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Functional Neurological Disorder: Early Signs and Symptoms

Functional neurological disorder (FND), or conversion disorder, as some people know it, is a disease where electrical signals in the brain aren’t communicating correctly. The body relies on these signals for everything from movement to digestion, so disruption can be catastrophic. While there isn’t a mechanical or structural cause for FND, there are several symptoms that can lead to an early diagnosis.

Limb Weakness or Paralysis

One of the first symptoms people with functional neurological disorder will experience is limb weakness or paralysis. Depending on how severe the disruption in electrical communication is, the limbs may not be receiving any signals to move. This can lead to an unsteady gait, numbness, muscle weakness, and eventual paralysis as the condition worsens. Unlike structural nerve disorders such as multiple sclerosis, these sensations aren’t constant. It’s not uncommon for symptoms to pop up for a few days and then disappear for weeks.

Another aspect of limb weakness that’s common in FND patients is spasticity or dystonia. Because the nerves can’t deliver signals properly, the muscles and tendons don’t flex and release smoothly. This can cause spasms, muscle twitches, and chronic tremors in the limbs and muscles. While these flexion issues aren’t necessarily painful, they can be uncomfortable and embarrassing, depending on their severity. People who have trouble getting their limbs to work properly may want to talk to their doctors about an FND diagnosis.

Coordination Issues

Another common problem people with functional neurological disorders experience is coordination issues. While it’s common to think that the nerves only monitor pain, they actually help transfer signals all across the body. Without clear communication between synapses, the muscles don’t know how to contract properly. Many patients with FND have difficulty walking without assistance. Their gait will often be out of rhythm, and balancing will be difficult for people with this disorder. If dystonia causes leg tremors, walking may become even more of a challenge for FND patients.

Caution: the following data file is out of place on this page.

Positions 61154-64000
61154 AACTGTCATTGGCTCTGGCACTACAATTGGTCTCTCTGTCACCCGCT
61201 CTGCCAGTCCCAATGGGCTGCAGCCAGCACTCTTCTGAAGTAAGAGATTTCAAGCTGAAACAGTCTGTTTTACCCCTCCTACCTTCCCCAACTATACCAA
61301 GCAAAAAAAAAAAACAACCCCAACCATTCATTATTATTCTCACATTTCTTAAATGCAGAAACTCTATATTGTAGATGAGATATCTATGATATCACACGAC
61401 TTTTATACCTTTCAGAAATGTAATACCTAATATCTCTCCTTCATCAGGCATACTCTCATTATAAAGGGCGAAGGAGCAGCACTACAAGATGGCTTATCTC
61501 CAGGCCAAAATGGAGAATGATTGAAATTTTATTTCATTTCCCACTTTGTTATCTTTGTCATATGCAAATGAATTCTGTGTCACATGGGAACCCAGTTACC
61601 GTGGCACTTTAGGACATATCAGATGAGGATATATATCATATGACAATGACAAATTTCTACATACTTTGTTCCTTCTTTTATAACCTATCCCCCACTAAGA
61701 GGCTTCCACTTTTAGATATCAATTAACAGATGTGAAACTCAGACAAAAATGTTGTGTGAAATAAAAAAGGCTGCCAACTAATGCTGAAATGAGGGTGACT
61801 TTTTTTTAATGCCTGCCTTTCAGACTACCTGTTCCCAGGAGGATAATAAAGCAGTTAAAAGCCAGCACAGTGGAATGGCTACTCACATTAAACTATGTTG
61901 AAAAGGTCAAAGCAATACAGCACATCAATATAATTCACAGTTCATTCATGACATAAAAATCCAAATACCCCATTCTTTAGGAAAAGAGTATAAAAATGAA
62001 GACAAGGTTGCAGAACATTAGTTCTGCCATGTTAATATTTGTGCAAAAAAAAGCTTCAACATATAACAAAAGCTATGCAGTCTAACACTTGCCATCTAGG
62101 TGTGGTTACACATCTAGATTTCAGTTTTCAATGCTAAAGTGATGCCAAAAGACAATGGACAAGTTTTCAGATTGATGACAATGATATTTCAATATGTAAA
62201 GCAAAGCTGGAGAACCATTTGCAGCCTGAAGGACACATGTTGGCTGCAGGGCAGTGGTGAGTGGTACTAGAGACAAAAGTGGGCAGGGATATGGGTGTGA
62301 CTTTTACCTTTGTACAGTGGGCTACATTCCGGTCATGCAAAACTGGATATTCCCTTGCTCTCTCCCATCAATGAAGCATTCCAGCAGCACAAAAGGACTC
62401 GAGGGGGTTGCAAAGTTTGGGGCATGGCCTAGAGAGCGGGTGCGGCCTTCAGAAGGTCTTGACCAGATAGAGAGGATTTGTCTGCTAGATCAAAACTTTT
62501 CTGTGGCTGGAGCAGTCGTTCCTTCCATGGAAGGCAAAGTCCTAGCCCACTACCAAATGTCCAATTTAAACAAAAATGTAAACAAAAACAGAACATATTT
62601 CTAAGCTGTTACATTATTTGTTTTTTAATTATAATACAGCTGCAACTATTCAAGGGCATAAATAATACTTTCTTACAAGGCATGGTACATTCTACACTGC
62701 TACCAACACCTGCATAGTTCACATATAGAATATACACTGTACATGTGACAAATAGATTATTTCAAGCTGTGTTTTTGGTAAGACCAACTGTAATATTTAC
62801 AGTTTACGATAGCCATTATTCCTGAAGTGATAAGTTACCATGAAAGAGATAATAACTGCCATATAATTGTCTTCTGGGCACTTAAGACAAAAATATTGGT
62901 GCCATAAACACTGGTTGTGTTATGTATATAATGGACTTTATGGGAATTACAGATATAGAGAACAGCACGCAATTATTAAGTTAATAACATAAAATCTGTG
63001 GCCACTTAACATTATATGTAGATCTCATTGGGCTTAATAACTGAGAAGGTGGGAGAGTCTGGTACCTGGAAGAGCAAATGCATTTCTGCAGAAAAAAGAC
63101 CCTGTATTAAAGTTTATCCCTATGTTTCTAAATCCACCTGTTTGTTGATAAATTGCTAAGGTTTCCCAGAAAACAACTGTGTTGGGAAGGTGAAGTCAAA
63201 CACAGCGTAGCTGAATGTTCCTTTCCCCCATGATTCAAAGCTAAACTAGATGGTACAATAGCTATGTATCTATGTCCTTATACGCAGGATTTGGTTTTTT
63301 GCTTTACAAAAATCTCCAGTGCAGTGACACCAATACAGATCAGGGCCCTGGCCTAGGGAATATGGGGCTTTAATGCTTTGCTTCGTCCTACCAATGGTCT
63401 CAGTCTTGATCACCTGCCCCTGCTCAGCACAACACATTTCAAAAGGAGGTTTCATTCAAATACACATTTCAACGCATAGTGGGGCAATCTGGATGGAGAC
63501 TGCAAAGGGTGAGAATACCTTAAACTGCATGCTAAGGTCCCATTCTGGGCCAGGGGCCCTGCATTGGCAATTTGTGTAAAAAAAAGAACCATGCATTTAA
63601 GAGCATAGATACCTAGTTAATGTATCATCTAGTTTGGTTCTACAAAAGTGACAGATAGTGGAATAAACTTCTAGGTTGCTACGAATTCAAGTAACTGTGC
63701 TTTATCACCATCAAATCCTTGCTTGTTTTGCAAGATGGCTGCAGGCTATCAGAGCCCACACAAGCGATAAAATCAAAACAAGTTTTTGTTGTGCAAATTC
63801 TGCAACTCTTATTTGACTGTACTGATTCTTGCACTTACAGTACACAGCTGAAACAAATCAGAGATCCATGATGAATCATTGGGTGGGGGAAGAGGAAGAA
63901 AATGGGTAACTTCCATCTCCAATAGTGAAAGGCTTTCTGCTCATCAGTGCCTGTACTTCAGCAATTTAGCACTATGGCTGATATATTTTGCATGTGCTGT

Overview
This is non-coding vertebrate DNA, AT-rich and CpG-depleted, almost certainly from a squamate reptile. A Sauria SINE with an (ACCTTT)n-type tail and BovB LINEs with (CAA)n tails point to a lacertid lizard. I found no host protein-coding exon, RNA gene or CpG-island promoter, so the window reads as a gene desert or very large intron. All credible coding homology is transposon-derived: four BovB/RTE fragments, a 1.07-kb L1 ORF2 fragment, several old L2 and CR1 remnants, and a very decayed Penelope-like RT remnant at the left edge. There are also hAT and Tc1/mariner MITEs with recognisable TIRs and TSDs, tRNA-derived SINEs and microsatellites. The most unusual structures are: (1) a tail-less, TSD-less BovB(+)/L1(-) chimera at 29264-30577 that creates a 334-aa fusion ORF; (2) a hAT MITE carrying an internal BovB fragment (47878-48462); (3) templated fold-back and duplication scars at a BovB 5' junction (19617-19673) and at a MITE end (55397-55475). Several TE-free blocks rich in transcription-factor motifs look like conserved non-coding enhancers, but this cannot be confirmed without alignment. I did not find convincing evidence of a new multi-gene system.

Along with difficulty walking, many people with functional neurological disorder often have seizures. For many people, these seizures don’t look the same as their traditional epileptic counterparts. Rather than a burst of frenetic body movements, many FND seizures are characterized by periods of dissociation or loss of consciousness. These symptoms can be easily confused with other disorders, even some mental health disorders, so diagnosis and treatment must be made quickly. Anyone struggling with seizures or a sudden inability to balance should contact a healthcare professional for help.

Speech and Vision Distortions

Finally, FND brings speech and vision distortion. When nerve signals are disrupted before they reach their final destination, fine skills like the five senses are some of the first to be affected. As the disorder worsens, many patients have difficulty speaking clearly in conversations. Their speech may sound slurred or garbled, or they may even just be speaking at an improper volume for the situation. Seemingly simple conditions such as stuttering can be symptoms of functional neurological disorder, as the brain and mouth aren’t able to communicate effectively.

Along with speech disruptions, many FND patients also experience problems with their vision. For many people with this disorder, the visual symptoms are distracting and disorienting. Depending on the severity of the diagnosis, people may experience blurry vision, double vision, or even complete blindness. As the disorder worsens, these symptoms tend to worsen along with it. Early disease detection and treatment are essential for people experiencing these speech and vision distortions.

To summarize, functional neurological disorder is a rare disease that can pose as many different issues. While these symptoms may be harmless or merely annoying early on, it’s essential to seek treatment if they persist.



About the Author: Carol Evenson is a loving mother of three, an aspiring writer, and a social activist. She enjoys educating and learning and loves sharing her knowledge with her family and friends.

Photo by Sigmund on Unsplash

The opinions and views expressed in any guest blog post do not necessarily reflect those of www.rtor.org or its sponsor, Laurel House, Inc. The author and www.rtor.org have no affiliations with any products or services mentioned in the article or linked to therein. Guest Authors may have affiliations to products mentioned or linked to in their author bios.

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